Water Is Out To Get You!!!

I got this from a friend of mine, and it’s not like I think it could ever happen, but better safe than sorry. So, is there anyone out there who can refute this?


Subject: HEATING WATER in MICROWAVE
Date: Sun, 18 Feb 2001 07:49:48 -0800

PLEASE READ - HEATING WATER in MICROWAVE

I feel that the following is information that any one who uses a microwave oven to heat water should be made aware of.

>About five days ago, my 26 year old son decided to have a cup of instant coffee. He took a cup of water and put it inthe microwave to heat it up (something that he had done numerous times before). I am not sure how long he set the timer for but he told me he wanted to bring the water to a boil. When the timer shut the oven off, he removed the cup from the oven. As he looked into the cup he noted that the water was not boiling but instantly the water in the cup “blew up” into his face. The cupremained intact until he threw it out of his hand, but all the water had flown out into his face due to the buildup of energy. His whole face is blistered and he has 1st and 2nd degree burns to his face which may leave scarring. He also may have lost partial sight in his left eye.
>
While at the hospital, the doctor who was attending to him stated that this afairly common occurrence and water (alone) should never be heated in a microwave oven. If water is heated in this manner, something should be placed in the cup to diffuse the energy such as a wooden stir stick, tea bag, etc. It is however a much safer choice to boil the water in a tea kettle.

Please pass this information on to friends and family.
Here is what a science teacher has to say on the matter:
"Thanks for the microwave warning. I have seen this happen before. It is caused by a phenomenon known as super heating. It can occur anytime water is heated and will particularly occur if the vessel that the water is heated in is new. What happens is that the water heats faster than the vapor bubbles can form. If the cup is very new then it is unlikely to have small surface scratches inside it that provide a place for the bubbles to form. As the bubbles cannot form and release some of the heat that has built up, the liquid does not boil, and the liquid continues to heat well past its boiling point. What usually happens then is that the liquid is bumped or jarred, which is just enough of a shock to cause the bubbles to rapidly form and expel the hot liquid.The rapid formation of bubbles is also why a carbonated beverage spews when opened after having been shaken.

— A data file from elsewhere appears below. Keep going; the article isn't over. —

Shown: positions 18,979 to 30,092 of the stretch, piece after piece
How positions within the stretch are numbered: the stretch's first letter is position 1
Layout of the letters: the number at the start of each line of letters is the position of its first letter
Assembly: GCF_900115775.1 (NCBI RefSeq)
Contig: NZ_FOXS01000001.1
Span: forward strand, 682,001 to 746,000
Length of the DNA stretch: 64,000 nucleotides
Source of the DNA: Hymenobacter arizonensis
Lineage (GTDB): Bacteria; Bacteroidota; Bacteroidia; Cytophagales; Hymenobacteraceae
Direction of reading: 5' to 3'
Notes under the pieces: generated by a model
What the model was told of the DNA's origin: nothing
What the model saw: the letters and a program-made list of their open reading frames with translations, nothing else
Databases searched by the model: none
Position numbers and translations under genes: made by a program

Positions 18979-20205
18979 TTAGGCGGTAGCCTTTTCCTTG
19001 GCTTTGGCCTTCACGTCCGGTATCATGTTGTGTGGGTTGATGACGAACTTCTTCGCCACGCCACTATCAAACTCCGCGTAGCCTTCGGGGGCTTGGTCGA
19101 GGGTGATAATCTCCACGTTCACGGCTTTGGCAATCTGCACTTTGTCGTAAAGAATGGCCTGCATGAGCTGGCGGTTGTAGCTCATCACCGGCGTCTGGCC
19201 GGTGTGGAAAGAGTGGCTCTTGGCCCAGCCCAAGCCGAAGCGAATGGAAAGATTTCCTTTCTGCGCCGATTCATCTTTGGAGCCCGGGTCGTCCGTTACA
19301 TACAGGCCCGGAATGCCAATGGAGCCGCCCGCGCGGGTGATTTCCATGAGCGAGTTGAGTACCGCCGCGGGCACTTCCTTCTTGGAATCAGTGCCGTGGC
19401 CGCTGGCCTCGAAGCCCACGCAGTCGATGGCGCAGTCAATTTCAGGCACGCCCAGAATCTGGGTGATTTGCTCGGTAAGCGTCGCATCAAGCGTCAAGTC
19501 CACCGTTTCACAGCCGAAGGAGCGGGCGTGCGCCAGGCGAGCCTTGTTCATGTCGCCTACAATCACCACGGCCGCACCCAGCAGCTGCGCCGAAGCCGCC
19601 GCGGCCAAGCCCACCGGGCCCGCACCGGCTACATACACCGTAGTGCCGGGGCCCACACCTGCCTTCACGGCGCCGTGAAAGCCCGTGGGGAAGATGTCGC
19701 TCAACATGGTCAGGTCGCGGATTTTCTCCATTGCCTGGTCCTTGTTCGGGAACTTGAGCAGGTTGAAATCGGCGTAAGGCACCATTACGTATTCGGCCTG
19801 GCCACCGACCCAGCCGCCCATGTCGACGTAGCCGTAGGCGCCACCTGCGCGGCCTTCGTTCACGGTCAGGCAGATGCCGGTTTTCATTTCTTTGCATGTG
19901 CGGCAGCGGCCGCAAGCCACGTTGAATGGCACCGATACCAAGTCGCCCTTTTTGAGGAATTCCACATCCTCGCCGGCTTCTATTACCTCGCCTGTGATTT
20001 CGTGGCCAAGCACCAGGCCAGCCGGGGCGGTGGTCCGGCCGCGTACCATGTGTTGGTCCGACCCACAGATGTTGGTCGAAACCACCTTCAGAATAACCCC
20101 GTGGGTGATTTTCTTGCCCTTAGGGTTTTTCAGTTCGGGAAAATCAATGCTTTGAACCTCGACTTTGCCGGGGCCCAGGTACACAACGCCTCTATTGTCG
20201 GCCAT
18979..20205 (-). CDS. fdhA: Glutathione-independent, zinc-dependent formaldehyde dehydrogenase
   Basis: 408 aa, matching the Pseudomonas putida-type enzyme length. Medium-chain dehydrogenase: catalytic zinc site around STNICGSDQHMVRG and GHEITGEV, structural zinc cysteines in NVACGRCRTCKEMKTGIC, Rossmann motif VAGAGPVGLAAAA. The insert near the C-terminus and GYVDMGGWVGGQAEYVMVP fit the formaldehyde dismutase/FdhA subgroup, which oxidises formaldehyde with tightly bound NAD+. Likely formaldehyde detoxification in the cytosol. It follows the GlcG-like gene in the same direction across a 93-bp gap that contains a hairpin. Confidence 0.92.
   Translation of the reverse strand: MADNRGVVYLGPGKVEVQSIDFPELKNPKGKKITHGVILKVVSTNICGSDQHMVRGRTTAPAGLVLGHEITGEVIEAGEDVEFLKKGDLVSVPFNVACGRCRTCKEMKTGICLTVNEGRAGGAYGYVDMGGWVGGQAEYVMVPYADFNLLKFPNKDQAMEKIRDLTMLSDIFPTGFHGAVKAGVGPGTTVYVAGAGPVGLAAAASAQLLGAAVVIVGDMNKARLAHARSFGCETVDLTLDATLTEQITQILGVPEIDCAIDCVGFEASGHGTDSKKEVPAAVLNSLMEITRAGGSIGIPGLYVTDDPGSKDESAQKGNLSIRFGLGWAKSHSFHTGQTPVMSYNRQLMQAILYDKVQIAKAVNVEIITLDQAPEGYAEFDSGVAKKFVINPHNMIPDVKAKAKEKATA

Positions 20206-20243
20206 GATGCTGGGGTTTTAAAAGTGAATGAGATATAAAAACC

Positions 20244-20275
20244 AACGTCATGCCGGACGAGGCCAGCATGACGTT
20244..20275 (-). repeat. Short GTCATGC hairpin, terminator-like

" Please pass this on to everyone you know, it could save a lot of pain and suffering."

The story is an urban legend, as clearly debunked by Cecil.

However, I will add a warning to those people who might have an extremely early model of Amana microwave ovens. Those early models have about 10x the power of current microwave ovens. I went over to a friend’s house where they had one, and I microwaved a cup of water for coffee, setting it to the usual 4 minutes that it takes in modern microwaves like the one I own. At about 30 seconds, I heard a big WHOOSH and looked inside the microwave, and there was no water left in the cup, it had explosively boiled out of the cup and sprayed all over the inside of the oven. But then, if you have one of these ovens, you probably know all about this problem.

I did see a story on the national news, claiming several people had been injured by exploding eggs, when they tried to hard-boil eggs in a microwave. Do NOT cook hard boiled eggs in a microwave. It even says not to do this, right in every microwave cookbook I ever saw. You just can’t cook ANYTHING in a sealed container (like an eggshell even). Even regular eggs tend to pop and spray hot debris if you don’t puncture the yolk’s membrane. Just don’t do it, microwave eggs taste rubbery anyway.